Oregon Republicans pick QAnon conspiracy theorist as U.S. Senate candidate

Senate nominee Jo Rae Perkins now claims she's not a conspiracy theorist — but has repeatedly embraced QAnon

By Igor Derysh

Managing Editor

Published May 22, 2020 5:00AM (EDT)

Joe Rae Perkins | Man holding a Q sign waits in line with others to enter a campaign rally (AP Photo/Matt Rourke/Jo Rae Perkins Official Campaign Website/perkinsforussenate.vote)
Joe Rae Perkins | Man holding a Q sign waits in line with others to enter a campaign rally (AP Photo/Matt Rourke/Jo Rae Perkins Official Campaign Website/perkinsforussenate.vote)

Oregon Republicans voted on Tuesday to nominate a QAnon conspiracy theorist to challenge incumbent Sen. Jeff Merkley, D-Ore., in November.

Jo Rae Perkins, the former chair of the Linn County Republican Party, defeated three other candidates in Tuesday's Republican primary with nearly 50% of the vote.

Perkins took to Twitter to celebrate her victory and pledge her allegiance to "Q."

"Where we go one, we go all," she said, reciting the QAnon slogan in a video that has since been deleted. "I stand with President Trump. I stand with Q and the team. Thank you Anons, and thank you patriots. And together, we can save our republic."

The QAnon conspiracy theory began on the far-right message board 4chan, where an anonymous poster who calls himself "Q" writes clues to followers. QAnon supporters believe that a secretive network of deep state officials and liberal elites are running a global child sex trafficking ring and trying to bring down President Trump because he is secretly working to stop them. Trump has never officially endorsed or directly mentioned this conspiracy theory but has frequently retweeted its supporters.

The Daily Beast's Will Sommer explained that QAnon supporters believe that "every president before Trump was a 'criminal president' in league with all the nefarious groups of conspiracy theories past: the global banking elite, death squads operating on orders from Hillary Clinton, deep-state intelligence operatives, and Pizzagate-style pedophile rings. In an effort to break this cabal's grip, according to Q, the military convinced Trump to run for president."

Perkins tried to walk back her embrace of the conspiracy theory on Wednesday.

"To be very clear, I do not believe everything from Q/Anon and would never describe myself as a follower, but I also do not believe in infringing upon any outlet's right to discuss news or topics," she said in a statement. "My slogan, For One Oregon, has nothing to do with conspiracy theories or media bias, but rather, has long been my commitment to being a civil servant for all of Oregon, not just some as has been the case under Jeff Merkley's tenure."

Perkins' support for the conspiracy theory, however, was not limited to her election night message.

"Very strong probability/possibility that Q is a real group of people, military intelligence, working with President Trump," she said in a January interview. "Q is most likely military intelligence ... and they've been out there watching what's been going on with our country for decades and they are partnered with President Trump to stop the corruption and to save our republic."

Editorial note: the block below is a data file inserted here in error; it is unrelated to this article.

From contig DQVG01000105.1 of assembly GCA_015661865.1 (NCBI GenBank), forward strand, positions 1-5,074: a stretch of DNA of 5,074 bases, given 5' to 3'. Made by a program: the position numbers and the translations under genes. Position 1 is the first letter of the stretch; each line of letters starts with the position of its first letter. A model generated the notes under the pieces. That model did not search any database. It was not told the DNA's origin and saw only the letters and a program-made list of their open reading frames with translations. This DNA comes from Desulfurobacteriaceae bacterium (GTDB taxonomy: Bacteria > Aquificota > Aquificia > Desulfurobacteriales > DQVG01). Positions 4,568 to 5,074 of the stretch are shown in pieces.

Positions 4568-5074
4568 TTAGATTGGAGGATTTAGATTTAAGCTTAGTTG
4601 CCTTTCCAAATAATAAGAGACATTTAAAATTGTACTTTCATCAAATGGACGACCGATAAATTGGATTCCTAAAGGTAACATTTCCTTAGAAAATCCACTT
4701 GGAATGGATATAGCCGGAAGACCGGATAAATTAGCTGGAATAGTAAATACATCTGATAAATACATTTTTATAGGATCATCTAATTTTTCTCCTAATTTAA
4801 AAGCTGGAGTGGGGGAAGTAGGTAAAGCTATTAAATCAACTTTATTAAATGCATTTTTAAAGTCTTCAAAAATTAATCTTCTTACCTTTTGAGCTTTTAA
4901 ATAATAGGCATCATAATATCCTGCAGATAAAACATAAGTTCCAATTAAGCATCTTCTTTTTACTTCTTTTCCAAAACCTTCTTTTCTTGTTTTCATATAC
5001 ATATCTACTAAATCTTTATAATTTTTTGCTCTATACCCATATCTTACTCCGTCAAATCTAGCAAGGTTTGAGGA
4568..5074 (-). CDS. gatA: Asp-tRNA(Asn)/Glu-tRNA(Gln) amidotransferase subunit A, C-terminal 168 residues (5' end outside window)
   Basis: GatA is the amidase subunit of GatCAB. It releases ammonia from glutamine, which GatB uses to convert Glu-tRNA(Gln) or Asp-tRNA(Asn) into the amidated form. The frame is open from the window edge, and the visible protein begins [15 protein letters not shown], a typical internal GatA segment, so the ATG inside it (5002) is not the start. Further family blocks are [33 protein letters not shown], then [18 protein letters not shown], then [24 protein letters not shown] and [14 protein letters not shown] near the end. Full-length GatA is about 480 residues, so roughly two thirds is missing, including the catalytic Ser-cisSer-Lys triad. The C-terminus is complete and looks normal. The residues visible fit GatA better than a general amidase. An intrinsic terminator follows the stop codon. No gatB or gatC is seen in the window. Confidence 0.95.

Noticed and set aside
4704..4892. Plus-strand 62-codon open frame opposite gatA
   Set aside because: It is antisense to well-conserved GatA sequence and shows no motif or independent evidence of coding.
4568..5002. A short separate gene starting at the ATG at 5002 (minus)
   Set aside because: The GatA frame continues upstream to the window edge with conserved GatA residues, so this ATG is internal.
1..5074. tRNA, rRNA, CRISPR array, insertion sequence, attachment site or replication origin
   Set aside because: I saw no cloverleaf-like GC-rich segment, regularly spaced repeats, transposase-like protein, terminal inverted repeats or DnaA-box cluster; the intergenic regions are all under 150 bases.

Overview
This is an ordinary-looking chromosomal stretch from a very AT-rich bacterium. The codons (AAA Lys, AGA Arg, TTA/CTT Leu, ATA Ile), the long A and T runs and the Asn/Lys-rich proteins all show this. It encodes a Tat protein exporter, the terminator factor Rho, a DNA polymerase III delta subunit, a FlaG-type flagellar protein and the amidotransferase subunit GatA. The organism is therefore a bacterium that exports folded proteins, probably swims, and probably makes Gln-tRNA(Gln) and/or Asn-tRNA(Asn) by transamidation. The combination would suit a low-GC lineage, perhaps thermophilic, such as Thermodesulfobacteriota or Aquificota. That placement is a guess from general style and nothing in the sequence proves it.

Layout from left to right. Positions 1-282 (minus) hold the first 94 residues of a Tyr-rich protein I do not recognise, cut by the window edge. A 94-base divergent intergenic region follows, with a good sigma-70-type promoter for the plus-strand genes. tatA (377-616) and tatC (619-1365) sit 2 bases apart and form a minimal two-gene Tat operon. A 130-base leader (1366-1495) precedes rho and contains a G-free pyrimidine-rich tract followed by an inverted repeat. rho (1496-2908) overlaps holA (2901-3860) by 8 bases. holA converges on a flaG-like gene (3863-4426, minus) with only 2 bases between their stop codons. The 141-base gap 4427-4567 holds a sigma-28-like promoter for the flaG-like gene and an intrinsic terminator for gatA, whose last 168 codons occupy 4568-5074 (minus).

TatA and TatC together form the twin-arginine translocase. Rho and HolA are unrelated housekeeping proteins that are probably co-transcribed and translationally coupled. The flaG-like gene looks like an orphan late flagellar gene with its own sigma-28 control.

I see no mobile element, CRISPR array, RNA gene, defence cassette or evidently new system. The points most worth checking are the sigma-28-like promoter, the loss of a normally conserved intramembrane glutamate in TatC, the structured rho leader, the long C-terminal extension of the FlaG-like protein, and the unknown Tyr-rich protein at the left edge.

She has repeatedly tweeted in support of QAnon, Media Matters reported, and has posted the QAnon slogan to both her personal and campaign Facebook pages.

"For those who state Q is conspiracy, rhetorical question for you; what if you are wrong?" she tweeted in December. "If I am wrong, then the mathematical improbability of consequences failed! We've been fed many lies for years and YOU are too afraid to look behind the curtain. I'm not!"

Perkins, who has unsuccessfully run for Congress several times in the past, has also claimed that "there's a lot more people that are running for political office that follow Q than are admitting to it."

Media Matters identified numerous other Republican candidates that have openly endorsed QAnon. Mykel Barthelemy, a  Republican candidate in Georgia's 6th congressional district, has claimed that "everything that they said that was conspiracy has been proven to be true." Mike Cargile, running in California's 35th congressional district, has a QAnon slogan in his Twitter profile and has promoted the conspiracy theory online. Marjorie Taylor Greene, a candidate in Georgia's 14th congressional district, has repeatedly promoted the conspiracy theory on Twitter, The Atlanta Journal-Constitution reported, and has been "encouraging her followers to message her with questions [about Q] so she can 'walk you through the whole thing.'"

Most of these candidates are viewed as fringe figures with little chance of victory, including Perkins. Although Oregon was understood as a purple state until recent years, it is increasingly controlled by Democrats.

"It's a remarkable state of affairs given that as recently as 2018, Republicans ran a competitive candidate … who held incumbent Democratic Gov. Kate Brown to just 50% of the vote," wrote CNN's Chris Cillizza. "That the state party allowed someone like Perkins to win a US Senate nomination — or couldn't stop it from happening — speaks to a remarkable lack of foresight and/or power within the establishment. Perkins likely won't win — or come anywhere close. But she could well tarnish the Republican brand in the state for some time to come."

By Igor Derysh

Igor Derysh is Salon's managing editor. His work has also appeared in the Los Angeles Times, Chicago Tribune, Boston Herald and Baltimore Sun.

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Aggregate Conspiracy Theory Donald Trump Jeff Merkley Jo Rae Perkins Oregon Politics Qanon Republicans